We also regret any harm that may have been done to race relations within the Southern Baptist Convention. The ERLC has worked very hard over many years to heal the wounds and scars of racism in our country and to realize the dream of complete equality among all races in the Southern Baptist Convention and in our nation. It should be noted that Dr. Land himself has contributed materially to progress in the area of racial equality. Among other things, he was a primary driver of the Convention's 1995 apology for its past positions on race issues. We therefore disclaim and repudiate any suggestion that Dr. Land, the ERLC, or the Southern Baptist Convention harbors racism in any form. We recognize that there is more work to do before the members of Southern Baptist congregations are as diverse as the citizens of our great nation. We and Dr. Land remain dedicated to that cause.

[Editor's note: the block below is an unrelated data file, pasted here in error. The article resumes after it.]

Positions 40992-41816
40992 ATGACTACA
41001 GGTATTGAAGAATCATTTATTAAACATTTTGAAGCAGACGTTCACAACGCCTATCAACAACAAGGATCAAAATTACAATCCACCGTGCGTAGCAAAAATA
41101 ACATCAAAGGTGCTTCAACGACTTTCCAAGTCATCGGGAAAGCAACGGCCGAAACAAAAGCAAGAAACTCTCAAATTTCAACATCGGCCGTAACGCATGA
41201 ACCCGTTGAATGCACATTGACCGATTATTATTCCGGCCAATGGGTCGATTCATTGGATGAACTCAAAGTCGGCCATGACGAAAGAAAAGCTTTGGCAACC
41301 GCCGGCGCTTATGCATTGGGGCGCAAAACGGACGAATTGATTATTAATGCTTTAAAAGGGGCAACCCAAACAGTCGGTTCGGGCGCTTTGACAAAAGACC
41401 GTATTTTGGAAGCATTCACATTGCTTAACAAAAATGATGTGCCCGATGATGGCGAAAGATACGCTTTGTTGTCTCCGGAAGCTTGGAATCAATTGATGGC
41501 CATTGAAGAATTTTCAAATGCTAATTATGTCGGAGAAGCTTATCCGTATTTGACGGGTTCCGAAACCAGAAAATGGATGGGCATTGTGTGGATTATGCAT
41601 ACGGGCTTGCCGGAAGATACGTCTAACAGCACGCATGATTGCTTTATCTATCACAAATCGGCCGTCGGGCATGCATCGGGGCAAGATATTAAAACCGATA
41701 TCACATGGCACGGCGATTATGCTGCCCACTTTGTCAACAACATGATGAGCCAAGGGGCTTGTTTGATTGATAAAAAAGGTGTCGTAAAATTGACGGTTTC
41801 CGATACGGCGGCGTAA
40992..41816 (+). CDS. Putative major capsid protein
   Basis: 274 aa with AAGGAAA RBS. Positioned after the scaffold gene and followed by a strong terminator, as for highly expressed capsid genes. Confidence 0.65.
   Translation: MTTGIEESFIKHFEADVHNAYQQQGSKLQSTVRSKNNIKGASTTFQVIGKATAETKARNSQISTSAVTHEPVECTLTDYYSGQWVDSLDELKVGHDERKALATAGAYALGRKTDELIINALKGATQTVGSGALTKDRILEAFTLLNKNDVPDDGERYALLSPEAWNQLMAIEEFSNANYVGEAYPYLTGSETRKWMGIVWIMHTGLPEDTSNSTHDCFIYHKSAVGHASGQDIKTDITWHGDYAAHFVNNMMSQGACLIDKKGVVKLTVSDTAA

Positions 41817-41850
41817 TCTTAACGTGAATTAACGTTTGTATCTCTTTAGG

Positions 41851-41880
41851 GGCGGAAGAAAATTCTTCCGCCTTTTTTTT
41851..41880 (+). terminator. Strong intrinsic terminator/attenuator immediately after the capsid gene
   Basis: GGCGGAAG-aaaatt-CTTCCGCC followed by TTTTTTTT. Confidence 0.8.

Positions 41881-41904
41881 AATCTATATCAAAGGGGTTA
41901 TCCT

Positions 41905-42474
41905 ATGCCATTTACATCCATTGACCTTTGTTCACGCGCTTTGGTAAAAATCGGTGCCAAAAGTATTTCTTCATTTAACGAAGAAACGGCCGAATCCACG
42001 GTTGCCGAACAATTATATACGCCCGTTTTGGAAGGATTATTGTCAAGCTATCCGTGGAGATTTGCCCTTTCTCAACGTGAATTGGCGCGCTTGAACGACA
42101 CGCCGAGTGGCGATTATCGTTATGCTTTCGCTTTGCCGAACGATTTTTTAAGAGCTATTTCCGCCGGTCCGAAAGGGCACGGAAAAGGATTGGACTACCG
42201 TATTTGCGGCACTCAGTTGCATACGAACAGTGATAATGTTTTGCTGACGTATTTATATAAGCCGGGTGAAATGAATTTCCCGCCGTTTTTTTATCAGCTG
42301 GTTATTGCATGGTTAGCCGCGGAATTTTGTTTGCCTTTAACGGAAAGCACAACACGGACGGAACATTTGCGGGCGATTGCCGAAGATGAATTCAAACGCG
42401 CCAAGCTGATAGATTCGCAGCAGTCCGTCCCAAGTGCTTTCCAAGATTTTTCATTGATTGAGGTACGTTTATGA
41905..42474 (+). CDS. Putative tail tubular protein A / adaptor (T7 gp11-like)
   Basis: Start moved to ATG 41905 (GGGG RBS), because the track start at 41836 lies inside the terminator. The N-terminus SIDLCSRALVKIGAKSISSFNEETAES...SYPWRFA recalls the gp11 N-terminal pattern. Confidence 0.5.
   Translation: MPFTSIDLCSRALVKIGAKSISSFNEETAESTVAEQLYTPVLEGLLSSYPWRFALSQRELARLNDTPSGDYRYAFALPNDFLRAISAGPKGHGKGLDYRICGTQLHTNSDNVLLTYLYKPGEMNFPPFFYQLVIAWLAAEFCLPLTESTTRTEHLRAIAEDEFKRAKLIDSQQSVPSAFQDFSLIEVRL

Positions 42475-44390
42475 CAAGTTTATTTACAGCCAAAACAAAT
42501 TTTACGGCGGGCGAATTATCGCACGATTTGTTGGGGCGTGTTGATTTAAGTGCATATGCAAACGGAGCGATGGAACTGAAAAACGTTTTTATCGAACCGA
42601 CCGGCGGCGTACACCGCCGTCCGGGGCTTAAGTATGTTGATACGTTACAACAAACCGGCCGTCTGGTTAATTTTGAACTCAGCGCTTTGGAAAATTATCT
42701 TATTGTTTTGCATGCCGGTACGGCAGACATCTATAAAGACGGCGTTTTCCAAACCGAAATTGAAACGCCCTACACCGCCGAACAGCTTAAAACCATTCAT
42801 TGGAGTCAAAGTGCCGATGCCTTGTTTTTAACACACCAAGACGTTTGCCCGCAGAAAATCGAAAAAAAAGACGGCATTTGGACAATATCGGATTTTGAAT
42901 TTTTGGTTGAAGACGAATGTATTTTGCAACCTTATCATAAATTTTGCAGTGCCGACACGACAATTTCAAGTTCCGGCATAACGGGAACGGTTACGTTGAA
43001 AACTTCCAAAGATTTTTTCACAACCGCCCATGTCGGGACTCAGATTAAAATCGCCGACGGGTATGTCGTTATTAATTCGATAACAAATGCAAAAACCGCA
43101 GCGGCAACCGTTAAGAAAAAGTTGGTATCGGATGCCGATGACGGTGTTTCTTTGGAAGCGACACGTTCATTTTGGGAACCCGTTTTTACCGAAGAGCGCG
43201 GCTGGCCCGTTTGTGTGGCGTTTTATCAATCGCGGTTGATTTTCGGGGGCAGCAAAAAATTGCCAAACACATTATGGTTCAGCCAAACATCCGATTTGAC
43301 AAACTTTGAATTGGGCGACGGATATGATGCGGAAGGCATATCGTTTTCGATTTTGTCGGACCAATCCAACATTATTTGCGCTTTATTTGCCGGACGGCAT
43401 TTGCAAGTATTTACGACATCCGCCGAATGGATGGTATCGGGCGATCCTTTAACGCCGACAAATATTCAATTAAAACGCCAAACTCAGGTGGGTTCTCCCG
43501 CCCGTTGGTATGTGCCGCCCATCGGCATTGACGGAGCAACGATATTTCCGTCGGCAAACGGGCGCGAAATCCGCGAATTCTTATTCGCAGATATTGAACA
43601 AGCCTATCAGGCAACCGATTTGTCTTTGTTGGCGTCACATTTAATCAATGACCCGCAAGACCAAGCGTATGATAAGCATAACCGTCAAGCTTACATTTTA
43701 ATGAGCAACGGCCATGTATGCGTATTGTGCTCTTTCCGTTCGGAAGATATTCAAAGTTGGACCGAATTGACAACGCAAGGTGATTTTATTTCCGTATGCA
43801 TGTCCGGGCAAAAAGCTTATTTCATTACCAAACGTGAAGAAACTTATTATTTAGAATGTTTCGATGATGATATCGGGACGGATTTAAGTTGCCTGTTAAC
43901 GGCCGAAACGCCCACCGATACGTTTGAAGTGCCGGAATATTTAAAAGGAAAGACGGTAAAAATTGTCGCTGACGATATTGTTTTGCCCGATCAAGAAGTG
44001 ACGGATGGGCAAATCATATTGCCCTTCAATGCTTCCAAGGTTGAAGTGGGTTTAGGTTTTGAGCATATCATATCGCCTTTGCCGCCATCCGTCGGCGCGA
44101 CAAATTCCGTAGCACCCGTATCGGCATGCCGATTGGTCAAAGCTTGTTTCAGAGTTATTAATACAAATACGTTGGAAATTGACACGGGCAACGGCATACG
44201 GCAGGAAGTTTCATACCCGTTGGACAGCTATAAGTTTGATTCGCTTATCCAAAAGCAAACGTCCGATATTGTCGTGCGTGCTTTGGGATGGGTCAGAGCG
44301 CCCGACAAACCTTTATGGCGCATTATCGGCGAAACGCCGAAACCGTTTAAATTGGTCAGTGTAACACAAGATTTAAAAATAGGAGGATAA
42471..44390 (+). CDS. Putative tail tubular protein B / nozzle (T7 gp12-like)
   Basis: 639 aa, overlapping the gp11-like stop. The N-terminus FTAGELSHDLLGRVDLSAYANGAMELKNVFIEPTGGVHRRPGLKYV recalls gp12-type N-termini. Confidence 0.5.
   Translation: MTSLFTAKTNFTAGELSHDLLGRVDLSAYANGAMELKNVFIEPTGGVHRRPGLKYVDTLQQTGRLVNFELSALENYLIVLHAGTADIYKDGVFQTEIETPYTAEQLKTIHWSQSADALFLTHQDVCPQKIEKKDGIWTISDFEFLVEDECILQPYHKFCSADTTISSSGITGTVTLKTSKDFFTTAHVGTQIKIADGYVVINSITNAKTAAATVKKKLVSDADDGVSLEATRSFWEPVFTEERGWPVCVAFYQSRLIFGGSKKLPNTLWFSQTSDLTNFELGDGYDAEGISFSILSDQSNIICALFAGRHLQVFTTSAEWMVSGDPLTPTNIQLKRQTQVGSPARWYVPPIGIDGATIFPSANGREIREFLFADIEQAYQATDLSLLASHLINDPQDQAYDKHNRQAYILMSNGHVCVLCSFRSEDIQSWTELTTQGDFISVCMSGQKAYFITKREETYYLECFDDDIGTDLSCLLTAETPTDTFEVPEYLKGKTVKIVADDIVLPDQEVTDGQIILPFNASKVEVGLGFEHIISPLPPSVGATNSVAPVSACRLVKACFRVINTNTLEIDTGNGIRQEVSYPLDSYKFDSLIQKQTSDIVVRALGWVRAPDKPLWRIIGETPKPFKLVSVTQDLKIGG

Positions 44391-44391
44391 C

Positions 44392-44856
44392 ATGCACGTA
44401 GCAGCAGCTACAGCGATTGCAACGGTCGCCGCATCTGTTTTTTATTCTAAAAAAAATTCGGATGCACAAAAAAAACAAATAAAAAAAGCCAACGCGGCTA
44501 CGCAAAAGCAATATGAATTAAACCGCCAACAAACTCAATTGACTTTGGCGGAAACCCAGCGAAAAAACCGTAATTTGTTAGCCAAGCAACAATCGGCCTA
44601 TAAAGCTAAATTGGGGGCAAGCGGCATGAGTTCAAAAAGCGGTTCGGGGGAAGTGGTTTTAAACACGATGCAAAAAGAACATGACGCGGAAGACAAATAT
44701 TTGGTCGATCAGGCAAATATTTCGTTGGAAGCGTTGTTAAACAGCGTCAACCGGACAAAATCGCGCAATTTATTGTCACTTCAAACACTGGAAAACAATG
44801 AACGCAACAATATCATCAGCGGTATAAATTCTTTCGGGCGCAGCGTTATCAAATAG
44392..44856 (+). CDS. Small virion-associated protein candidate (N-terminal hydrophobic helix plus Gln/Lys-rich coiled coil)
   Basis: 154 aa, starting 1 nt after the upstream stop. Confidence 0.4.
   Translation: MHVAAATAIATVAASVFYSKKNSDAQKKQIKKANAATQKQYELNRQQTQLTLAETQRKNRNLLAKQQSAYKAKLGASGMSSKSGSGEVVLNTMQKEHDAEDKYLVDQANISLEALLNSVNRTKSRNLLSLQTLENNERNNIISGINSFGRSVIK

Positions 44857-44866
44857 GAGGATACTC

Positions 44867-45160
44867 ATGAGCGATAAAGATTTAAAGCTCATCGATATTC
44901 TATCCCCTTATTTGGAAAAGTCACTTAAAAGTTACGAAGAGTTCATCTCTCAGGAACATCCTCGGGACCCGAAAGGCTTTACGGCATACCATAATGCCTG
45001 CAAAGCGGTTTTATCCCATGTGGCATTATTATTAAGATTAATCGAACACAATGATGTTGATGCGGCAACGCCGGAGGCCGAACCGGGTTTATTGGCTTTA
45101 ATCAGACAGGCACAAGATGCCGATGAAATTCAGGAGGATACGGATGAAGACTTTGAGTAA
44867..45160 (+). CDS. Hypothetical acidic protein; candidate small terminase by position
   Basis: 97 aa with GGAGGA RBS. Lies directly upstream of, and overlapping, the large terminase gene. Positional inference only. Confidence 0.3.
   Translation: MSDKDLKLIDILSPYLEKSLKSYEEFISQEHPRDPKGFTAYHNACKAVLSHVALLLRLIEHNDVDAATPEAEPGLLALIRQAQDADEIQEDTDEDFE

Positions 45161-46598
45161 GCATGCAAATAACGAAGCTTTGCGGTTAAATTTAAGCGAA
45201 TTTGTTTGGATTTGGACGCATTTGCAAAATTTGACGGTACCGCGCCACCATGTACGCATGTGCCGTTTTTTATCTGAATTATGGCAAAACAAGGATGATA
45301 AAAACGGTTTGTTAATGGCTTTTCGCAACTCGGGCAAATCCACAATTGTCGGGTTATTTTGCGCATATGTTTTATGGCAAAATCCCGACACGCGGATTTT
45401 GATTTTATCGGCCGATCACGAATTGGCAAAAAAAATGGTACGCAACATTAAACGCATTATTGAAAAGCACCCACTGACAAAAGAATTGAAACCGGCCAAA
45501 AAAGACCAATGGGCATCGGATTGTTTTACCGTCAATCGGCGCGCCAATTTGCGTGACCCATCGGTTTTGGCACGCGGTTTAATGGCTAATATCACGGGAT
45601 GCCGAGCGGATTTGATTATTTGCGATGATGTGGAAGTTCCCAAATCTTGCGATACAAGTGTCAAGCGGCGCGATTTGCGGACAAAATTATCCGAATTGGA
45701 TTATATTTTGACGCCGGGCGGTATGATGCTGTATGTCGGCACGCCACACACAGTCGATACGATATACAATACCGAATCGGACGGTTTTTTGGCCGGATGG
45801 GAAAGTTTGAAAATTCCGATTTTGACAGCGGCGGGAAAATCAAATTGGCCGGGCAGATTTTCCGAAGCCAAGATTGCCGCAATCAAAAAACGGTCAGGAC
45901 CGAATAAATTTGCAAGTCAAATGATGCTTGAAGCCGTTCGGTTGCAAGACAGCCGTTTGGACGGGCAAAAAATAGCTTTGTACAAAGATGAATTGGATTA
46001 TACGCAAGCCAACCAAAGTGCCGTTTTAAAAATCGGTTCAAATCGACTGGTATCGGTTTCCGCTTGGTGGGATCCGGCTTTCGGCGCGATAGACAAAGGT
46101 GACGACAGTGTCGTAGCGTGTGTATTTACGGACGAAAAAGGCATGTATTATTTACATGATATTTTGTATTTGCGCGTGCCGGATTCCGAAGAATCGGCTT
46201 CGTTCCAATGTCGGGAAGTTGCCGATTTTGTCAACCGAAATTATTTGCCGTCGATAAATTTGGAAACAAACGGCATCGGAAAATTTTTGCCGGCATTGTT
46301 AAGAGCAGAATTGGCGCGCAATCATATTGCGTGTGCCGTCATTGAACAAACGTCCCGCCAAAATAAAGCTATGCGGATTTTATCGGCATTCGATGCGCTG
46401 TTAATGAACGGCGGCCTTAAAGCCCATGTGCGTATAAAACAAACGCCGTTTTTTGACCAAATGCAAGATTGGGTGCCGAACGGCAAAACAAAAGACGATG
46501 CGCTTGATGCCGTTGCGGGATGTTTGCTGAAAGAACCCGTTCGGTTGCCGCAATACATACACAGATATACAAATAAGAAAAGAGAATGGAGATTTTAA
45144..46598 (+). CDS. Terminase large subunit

We expect Dr. Land and the ERLC to embody the highest moral and ethical standards, as befitting a group of people devoted to following Jesus Christ. Though the source citation standards prevailing among talk radio shows are different from those applicable to journalistic work or to scholarly work in the academic setting, we nevertheless agree with Dr. Land that he could, and should, do a better job in this area. We therefore support Dr. Land's commitment to improve his practices in giving credit to authors he quotes.